FREEPORT — Pat Gallant-Charette of Westbrook never thought she would call herself a marathon swimmer at the age of 59 – much less the third fastest woman to swim the Strait of Gilbraltar since 1928 and the fastest woman from the U.S.
Gallant-Charette’s swimming career began twelve years ago when her son, Tom, told her he wanted to do the 2.4-mile Peaks to Portland swim in honor of his Uncle Robbie, Gallant-Charette’s brother, who died suddenly of a heart attack at 34 years old.
Robbie had won the Peaks to Portland twice and Tom, a swimmer on the Westbrook High School team at the time, thought completing the swim would be a nice tribute to his uncle. Gallant-Charette was touched by her son’s determination and wished she could make the swim too.
Tom told her, “You could if you tried!”
This became her mantra. From that moment, Gallant-Charette was determined to complete the Peaks to Portland. She knew because she was 46 and hadn’t swum since high school the race would be a personal challenge.
“I knew I was going to be a back-of-the-pack swimmer and that was ok with me,” she said.
Gallant-Charette spent the next year getting into qualifying shape for the race. She completed the race and has continued to do the Peaks to Portland swim every year always–as with every swim she completes–with Robbie written on her arm.
“I never imagined when I started training for the Peaks to Portland it would have such a profound effect on my life,” Gallant-Charette said.
She soon realized she could move onto bigger waters and completed a double cross of Sebago Lake (12 miles). Next, Gallant-Charette went on to swim the Great Chesapeake Bay (4.4 miles) and the Alcatraz to the mainland swim (1.25 miles) before attempting the English Channel in 2008.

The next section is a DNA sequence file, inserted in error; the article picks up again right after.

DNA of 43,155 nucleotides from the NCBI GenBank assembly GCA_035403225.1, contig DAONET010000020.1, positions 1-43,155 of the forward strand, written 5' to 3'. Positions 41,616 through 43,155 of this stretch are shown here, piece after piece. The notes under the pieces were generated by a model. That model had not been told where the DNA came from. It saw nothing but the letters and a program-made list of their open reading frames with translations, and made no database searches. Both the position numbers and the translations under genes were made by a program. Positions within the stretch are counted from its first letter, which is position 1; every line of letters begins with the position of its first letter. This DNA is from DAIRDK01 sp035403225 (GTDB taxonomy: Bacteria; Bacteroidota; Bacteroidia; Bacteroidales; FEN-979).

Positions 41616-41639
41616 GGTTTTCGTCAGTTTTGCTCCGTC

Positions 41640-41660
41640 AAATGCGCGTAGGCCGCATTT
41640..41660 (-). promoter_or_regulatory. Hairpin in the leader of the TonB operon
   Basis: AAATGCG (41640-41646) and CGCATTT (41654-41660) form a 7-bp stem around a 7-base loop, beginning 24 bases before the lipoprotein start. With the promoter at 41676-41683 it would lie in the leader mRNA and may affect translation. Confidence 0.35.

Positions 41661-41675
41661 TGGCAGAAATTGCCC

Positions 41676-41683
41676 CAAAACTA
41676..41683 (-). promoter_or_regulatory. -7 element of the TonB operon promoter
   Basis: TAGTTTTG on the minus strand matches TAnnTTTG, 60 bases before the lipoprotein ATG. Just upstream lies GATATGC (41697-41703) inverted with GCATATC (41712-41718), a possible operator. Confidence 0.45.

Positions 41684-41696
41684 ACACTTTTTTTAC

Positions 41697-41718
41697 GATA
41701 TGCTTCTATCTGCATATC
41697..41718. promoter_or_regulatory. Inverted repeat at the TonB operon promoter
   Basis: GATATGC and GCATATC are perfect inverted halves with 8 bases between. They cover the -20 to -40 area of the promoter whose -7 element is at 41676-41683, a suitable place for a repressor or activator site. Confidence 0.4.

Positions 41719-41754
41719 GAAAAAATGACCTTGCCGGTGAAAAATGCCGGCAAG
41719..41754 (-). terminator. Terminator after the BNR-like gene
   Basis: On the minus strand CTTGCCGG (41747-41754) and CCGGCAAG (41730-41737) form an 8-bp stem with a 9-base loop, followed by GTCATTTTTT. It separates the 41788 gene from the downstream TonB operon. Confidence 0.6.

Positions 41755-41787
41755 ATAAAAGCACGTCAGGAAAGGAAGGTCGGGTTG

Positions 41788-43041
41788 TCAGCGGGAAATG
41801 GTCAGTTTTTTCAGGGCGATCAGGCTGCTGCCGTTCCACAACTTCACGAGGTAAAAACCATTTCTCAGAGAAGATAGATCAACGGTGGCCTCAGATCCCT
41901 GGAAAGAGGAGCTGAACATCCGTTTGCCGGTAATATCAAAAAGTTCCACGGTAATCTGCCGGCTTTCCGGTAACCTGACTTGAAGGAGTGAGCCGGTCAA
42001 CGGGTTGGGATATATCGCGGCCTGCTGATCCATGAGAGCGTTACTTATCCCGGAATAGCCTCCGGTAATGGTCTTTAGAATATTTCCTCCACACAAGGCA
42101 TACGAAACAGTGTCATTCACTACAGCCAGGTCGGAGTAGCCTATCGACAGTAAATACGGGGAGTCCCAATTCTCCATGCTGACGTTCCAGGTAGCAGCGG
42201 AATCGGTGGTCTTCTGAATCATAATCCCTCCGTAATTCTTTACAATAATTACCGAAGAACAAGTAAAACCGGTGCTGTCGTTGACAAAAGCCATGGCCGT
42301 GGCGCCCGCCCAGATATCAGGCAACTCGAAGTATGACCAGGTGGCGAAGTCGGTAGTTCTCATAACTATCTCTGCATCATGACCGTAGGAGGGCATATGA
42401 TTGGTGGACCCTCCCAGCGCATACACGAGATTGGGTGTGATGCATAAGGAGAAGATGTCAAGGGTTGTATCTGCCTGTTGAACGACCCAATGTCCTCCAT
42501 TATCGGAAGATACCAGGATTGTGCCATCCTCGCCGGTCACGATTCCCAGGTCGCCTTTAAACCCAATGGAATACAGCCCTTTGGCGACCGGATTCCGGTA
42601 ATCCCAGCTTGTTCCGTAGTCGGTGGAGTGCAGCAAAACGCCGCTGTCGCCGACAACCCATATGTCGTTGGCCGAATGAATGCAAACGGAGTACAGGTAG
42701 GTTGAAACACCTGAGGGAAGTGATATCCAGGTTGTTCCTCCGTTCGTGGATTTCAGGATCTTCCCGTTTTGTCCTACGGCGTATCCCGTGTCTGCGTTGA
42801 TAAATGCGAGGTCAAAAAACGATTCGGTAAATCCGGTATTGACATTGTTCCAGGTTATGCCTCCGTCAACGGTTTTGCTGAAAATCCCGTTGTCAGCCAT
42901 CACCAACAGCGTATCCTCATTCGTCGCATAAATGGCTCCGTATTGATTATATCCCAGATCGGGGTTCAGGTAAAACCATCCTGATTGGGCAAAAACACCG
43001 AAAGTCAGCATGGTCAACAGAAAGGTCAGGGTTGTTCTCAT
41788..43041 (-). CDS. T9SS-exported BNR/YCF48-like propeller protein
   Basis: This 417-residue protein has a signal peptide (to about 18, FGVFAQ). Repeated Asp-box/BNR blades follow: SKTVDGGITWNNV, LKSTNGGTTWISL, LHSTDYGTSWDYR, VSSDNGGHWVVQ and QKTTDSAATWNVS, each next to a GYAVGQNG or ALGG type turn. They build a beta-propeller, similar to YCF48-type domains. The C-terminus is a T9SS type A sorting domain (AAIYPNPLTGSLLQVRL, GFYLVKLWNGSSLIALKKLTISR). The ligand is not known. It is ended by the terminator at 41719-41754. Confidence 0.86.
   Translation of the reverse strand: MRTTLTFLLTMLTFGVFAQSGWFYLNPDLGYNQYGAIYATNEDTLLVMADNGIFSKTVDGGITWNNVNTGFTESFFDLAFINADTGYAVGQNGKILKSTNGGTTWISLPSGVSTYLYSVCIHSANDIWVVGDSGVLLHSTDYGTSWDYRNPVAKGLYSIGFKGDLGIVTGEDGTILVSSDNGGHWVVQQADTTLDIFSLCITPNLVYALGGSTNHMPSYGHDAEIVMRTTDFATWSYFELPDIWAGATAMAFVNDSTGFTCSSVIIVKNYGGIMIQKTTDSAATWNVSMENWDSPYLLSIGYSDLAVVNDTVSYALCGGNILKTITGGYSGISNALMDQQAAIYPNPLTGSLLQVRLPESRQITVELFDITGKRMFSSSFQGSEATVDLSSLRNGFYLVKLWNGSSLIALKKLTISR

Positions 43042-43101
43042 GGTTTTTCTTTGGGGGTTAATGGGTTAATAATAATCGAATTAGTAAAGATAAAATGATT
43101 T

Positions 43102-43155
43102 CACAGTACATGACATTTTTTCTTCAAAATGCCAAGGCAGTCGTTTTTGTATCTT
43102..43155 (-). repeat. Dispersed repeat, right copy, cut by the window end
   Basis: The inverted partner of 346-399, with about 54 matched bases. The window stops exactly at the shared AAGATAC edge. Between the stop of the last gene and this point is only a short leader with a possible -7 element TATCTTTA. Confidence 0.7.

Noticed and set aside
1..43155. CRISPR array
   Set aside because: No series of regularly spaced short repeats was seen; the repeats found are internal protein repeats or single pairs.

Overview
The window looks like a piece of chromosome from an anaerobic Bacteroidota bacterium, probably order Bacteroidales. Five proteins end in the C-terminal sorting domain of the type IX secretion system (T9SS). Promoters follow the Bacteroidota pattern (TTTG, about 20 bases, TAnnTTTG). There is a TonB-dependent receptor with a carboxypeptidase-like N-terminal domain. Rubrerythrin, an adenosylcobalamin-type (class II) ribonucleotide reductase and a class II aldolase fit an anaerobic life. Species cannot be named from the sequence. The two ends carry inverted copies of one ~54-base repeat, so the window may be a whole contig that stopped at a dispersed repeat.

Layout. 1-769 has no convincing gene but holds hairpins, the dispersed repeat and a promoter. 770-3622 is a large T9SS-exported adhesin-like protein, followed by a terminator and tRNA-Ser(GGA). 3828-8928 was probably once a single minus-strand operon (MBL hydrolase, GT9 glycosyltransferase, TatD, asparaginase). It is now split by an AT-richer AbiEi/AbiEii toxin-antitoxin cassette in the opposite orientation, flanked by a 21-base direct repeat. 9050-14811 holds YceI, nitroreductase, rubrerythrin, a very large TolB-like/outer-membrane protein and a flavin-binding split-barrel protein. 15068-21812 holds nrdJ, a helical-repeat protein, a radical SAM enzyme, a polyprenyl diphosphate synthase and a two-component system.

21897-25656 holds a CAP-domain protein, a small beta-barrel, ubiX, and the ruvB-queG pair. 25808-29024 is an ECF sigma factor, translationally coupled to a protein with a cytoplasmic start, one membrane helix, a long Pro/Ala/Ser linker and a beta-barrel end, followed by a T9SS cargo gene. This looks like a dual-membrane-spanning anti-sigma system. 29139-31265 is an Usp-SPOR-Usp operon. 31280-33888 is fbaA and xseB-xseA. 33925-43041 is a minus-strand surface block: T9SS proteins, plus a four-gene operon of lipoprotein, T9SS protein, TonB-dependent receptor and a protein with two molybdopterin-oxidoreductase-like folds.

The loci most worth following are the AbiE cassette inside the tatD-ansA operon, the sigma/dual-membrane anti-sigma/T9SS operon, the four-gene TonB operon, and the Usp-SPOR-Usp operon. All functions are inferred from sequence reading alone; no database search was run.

While the channel is 20.7 miles across, strong winds and current make swim more than 30 miles, according to Gallant-Charette’s website. When Gallant-Charette attempted the cross she got caught in a strong current – just 1.7 miles from the finish. She remained in the current for four hours without moving before officials pulled her from the water.
However, on June 16, after three hours 28 minutes, Gallant-Charette completed the nine-mile Strait of Gilbraltar swim in record time.
But this crossing didn’t come easily. Because the strait is the second busiest shipping lane in the world, a boat crossing led to five-foot swells exposing her to fumes and causing her to dry heave.
Her son/crew member threw her some crystallized ginger and Gallant-Charette was able to keep going. She was shocked by her results, crediting her brother Robbie for getting mother nature on her side.
On July 24, Gallant-Charette finished fifth in the women’s no wet suit category with a time of 1:13:06 in the Peaks to Portland, the race that started it all.
Now she’s got her eyes set on the English Channel, which she will attempt to cross again in 2011.
“I believe Maine is the best place in the world to train,” Gallant-Charette said.
Swimmers leave Peaks Island en route to Portland’s East End Beach Saturday morning.
Cape Elizabeth’s Nick Daly won the event for the second year in a row with a time of 45:22.